Q: Is spam illegal?
A: Some types of spam (unsolicited, typically commercial email) may violate state or federal law. The federal Can-Spam Act (Controlling the Assault of Non-Solicited Pornography and Marketing Act of 2003) regulates commercial email. It prohibits certain deceptive practices and requires that commercial emails contain a way for recipients to opt-out of receiving emails in the future. Some states also have laws on spam.
Q: If I install filtering software on our home computer, is that enough to protect my children?
A: While protective software is a start, it is only a first step. Your children can access computers from locations outside the home, and filtering software is not 100 percent effective. Speak with your children about the dangers of the Internet and make sure they know what to do in difficult or dangerous situations.
Q: My computer automatically forwarded an email that had a virus attached to it, but I did not know the virus was there. Can I be prosecuted for distributing a virus?
A: Current legislation addressing cyber-crime makes knowingly sending out a virus a crime. If you did not know that the virus was being sent out, and you had no part in the creation of the virus, you are not criminally liable.
Q: If I put a disclaimer on my website that says nothing on the site is meant to infringe anyone else’s copyright, will that be a defense to a copyright infringement prosecution?
A: No. Such disclaimers may even help to prove that the website operator knew his or her conduct was unlawful, thus helping the prosecution to make its case that the infringement was done knowingly.
Q: I took some pictures of my toddler in the bathtub. Am I guilty of distributing child pornography if I email these pictures my family?
A: It is unlikely. While there are stories about people being investigated or prosecuted on child pornography charges for taking innocent snapshots of their children, these cases do not result in the conviction of the parents who took the pictures. A picture like this, which does not include “lascivious exhibition of the genitals or pubic area” (sexual conduct according to federal law), does not fall within the federal definition of child pornography.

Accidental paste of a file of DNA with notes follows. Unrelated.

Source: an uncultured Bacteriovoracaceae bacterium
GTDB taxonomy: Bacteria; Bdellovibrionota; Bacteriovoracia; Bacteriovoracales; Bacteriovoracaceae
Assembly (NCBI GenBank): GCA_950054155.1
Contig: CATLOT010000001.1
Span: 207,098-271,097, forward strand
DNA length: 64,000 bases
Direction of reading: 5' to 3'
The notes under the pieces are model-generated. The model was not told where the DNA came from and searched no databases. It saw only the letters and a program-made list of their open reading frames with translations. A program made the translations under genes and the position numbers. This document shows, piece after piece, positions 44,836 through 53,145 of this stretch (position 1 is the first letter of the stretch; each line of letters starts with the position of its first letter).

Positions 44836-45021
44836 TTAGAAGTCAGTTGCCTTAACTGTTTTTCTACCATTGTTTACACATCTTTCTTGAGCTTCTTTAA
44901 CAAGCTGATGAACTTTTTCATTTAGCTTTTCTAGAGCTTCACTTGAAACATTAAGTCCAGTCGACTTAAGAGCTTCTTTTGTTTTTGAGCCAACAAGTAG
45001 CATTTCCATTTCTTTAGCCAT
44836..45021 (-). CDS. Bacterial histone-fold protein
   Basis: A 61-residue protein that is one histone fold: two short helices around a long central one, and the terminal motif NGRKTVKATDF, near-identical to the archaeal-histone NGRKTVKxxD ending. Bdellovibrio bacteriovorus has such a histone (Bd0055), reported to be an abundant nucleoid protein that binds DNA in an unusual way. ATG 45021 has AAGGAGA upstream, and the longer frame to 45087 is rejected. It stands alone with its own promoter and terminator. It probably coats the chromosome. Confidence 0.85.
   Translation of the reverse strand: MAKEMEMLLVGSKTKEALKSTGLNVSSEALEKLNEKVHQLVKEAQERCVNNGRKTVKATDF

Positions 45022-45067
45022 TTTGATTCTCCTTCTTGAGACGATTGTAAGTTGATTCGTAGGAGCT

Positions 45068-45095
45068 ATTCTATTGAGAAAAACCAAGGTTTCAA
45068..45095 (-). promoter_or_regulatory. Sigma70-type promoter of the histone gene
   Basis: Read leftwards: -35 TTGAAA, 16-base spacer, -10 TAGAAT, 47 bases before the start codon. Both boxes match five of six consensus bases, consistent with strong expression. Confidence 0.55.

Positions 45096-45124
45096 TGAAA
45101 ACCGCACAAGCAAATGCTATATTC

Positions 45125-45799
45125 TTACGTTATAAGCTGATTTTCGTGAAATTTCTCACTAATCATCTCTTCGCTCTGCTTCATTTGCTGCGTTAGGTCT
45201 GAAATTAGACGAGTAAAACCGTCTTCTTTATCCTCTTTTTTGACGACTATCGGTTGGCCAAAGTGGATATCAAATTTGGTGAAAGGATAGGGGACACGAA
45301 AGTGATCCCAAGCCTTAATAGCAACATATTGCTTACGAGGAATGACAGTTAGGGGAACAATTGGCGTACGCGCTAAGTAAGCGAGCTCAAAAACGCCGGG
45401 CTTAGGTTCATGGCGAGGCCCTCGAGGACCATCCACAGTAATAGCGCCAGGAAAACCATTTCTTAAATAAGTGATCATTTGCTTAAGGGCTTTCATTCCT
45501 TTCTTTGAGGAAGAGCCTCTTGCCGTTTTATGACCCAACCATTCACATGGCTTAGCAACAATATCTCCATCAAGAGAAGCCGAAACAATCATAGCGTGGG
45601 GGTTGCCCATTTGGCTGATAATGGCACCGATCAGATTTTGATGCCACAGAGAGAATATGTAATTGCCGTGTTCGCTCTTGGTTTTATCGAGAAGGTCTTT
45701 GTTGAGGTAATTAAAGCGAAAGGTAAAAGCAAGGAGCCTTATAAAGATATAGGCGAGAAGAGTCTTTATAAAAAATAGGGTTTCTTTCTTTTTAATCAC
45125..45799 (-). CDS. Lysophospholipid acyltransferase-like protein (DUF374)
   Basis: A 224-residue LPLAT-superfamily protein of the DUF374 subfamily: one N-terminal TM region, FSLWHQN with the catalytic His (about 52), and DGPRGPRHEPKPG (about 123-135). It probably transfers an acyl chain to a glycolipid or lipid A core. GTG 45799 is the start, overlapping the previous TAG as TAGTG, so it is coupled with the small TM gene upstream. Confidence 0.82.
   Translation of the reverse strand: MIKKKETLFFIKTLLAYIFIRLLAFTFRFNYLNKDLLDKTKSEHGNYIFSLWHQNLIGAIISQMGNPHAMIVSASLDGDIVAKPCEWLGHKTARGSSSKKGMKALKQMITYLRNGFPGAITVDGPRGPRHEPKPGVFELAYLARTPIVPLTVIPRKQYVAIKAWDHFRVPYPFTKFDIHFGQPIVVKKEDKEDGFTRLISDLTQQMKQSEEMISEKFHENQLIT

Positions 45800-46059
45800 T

Q: Who makes the laws that govern the Internet?
A: There is no single authority that governs the entire Internet because the Internet’s reach extends across the world. In the United States, federal and state governments have enacted laws applicable to certain transactions and interactions that take place over the Internet. If something is illegal in the real world, it is likely to be illegal on the Internet.
Q: Where do I report an Internet crime?
A: The Federal Bureau of Investigation (FBI) and the National White Collar Crime Center (NW3C) have teamed up to create the Internet Crime Complaint Center (IC3). IC3 processes complaints and refers them to the appropriate agencies. You can also contact the FBI directly concerning child pornography or child exploitation; the FBI or U.S. Secret Service concerning financial or banking crimes (such as “4-1-9 scams”); and the FBI, U.S. Secret Service or Federal Trade Commission (FTC) concerning fraud crimes.
Q: If a law enforcement official poses as a minor on a chat site — and someone solicits the official for sexual purposes, believing that the official is a minor — isn’t that entrapment?
A: Probably not. Most of the time, this tactic holds up in court. The outcome of each case, however, depends on its unique circumstances. If you have been accused of an Internet crime, contact a criminal defense attorney as soon as possible.
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For more information to these, or other legal questions, call William M. Butler, Jr., today at 502-582-202. Or contact him via email to discuss your case and schedule your initial confidential consultation. For over 33 years, he has successfully defended thousands of clients, compiling an impressive record of positive results, he can help you too.
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